When Jack Kirby created The Fourth World Saga, it was meant as a way of moving things forward. Even calling his characters “the New Gods” meant that the old gods — Thor, Odin, etc. — had existed and been replaced after Ragnarok. These new gods, too, were meant to end, in a graphic novel written and drawn by Kirby called The Hunger Dogs.
We tend to forget that ending, because marketing and the endless nature of superheroes means that for everybody, not just Superman, comics portray a never-ending battle. But deep in their hearts, creators know that stories have to move forward, end, and renew. New new gods must ascend. Back in 1985, Marv Wolfman and George Perez ended some stories with Crisis on Infinite Earths, the saga that killed The Flash and Supergirl (two of the most popular characters in America thirty years later), and gave us the bizarrely named (when taken out of context) Anti-Monitor.
Almost twenty-five years later, Grant Morrison wanted to take the story a step further. When Final Crisis was announced, it was with the silhouettes of DC’s most iconic heroes and the tag line “Heroes die. Legends live forever.” DC had set the table with replacements for their “Big 7,” and to Morrison, it only made sense that the originals should become legends, and take their place as the new pantheon of the multiverse. Their proteges would be the heroes of Earth; the former Justice League would be the gods.
Instead, Final Crisis became about Superman realizing that he was something different, and in Morrison’s mind, more important: a story. A story that can inspire, a story that gives guidance and hope, and (in Morrison’s mind) a story that can shape the world. Read Super Gods by Morrison and you’ll see that explained better. My point is — he didn’t get to do the story he’d originally intended to do.
But on the same day that Morrison’s The Multiversity gets the deluxe hardcover treatment, his latest treatise on the nature of reality and superheroes and multiverses, DC also releases Justice League #45, chapter five in “The Darkseid War.” It’s presumably the more easily accessible version of Morrison’s original Final Crisis pitch, written by fellow superstar writer and DC Comics Chief Creative Officer Geoff Johns.
For here comes that Anti-Monitor from thirty years ago, given a new context by Johns. Johns hates loopholes in continuity, even when nobody else sees them. Everything has to be connected, and where Morrison is content to let it be sloppy and contradictory but included, Johns has to tie it all together.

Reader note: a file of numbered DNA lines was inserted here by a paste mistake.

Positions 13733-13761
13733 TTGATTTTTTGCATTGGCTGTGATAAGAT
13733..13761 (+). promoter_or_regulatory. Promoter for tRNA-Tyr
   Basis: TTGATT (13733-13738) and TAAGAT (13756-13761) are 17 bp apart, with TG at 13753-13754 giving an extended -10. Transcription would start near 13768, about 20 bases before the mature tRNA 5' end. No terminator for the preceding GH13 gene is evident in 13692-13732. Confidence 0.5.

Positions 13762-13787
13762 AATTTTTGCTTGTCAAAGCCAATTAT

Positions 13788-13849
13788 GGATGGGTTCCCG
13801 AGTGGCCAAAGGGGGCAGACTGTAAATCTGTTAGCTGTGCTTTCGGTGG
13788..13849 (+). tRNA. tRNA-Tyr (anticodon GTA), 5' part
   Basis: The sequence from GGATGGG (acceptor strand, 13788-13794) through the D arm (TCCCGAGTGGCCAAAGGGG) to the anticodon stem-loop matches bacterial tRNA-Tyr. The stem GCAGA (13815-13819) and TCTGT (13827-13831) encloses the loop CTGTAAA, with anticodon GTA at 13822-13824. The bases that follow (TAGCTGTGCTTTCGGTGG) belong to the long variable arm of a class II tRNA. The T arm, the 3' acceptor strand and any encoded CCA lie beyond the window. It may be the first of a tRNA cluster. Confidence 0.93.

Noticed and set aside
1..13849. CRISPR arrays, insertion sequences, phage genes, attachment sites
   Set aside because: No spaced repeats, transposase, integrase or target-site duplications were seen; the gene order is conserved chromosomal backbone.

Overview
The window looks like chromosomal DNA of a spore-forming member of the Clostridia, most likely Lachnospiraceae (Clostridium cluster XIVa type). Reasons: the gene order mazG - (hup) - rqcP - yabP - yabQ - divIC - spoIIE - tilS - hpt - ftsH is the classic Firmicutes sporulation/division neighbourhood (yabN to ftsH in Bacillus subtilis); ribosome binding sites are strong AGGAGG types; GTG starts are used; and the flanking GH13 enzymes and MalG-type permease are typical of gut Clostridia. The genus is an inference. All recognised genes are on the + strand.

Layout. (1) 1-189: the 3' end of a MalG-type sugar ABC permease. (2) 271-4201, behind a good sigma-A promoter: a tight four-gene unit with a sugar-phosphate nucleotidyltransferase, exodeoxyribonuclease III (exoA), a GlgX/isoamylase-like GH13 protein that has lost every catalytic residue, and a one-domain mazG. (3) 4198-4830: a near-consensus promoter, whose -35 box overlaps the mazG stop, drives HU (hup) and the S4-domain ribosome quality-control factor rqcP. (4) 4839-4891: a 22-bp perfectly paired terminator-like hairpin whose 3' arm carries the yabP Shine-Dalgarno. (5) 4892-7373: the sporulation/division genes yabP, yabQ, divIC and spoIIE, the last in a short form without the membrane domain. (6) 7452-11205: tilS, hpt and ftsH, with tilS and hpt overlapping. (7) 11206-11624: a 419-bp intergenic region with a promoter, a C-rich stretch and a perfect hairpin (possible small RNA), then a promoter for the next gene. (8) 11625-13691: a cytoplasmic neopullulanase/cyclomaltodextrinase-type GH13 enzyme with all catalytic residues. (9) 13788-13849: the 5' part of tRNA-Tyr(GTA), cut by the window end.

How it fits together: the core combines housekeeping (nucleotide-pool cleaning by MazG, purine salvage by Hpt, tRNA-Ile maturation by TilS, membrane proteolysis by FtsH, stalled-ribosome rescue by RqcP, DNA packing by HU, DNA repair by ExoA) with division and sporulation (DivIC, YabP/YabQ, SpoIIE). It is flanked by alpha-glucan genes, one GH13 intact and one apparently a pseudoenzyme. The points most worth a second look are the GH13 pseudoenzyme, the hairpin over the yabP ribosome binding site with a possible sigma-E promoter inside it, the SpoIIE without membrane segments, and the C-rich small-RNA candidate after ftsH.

So the Anti-Monitor has been revealed as Mobius, the inventor of the Mobius Chair, one of the first elements we saw decades ago in Kirby’s New Gods. At the beginning of “The Darkseid War,” Batman sat in the chair previously occupied by the mysterious Metron. With this issue, Johns makes explicit what we’ve already guessed — Batman has become a god, specifically the god of Knowledge.
And he’s not alone.
For a while, Wonder Woman has been officially the goddess of War, but that hasn’t been acknowledged here. Instead, other members of the Justice League begin their ascension in the wake of Darkseid’s death, presumably as new gods of Apokolips, because outside of Mister Miracle, the gods of New Genesis have been almost immaterial to this story.
It’s a bit jumbled because we’re still in the middle, but the idea is a cool one, as it was years ago when first considered. If taken as a stand-alone epic, this could be huge. But it has a little bit of bitterness to it because there’s just no way this can stand. Batman can’t continue cruising the cosmos in a chair instead of a Batmobile; we already know that back in Batman, Jim Gordon’s time wearing an armored bat-suit is limited.
Still, Johns’ choice of who becomes what is appropriate and interesting, with a snake in the potential garden of Eden that plants the seeds for all of its undoing. The story is writ large, but it’s not quite as meditative on the nature of reality as Final Crisis was. In the end, it’s just about providing superhero action, with characters illuminated for a brief while before being reset.
It’s also brought out the best in artist Francis Manapul. The book appears to be shot directly from his pencils, and he’s collaborated on coloring with Brian Buccellato, integrating line and shade to its finest effect. It’s a shift from previous issues, which had the more traditional inked lines, and it’s appropriate for the shift in the story. An epic like this needs to be portrayed with imagery that sears into the reader’s mind, and Manapul’s takes on Superman and The Flash, altered by Apokolips, stick vividly. But it’s also the most human portraits that resonate — Lex Luthor, badly beaten, but still with the arrogance that makes him the hero/villain we love to hate.
Of course it’s going to be reset somehow. Of course it’s all going to end. But for right now, legends live forever.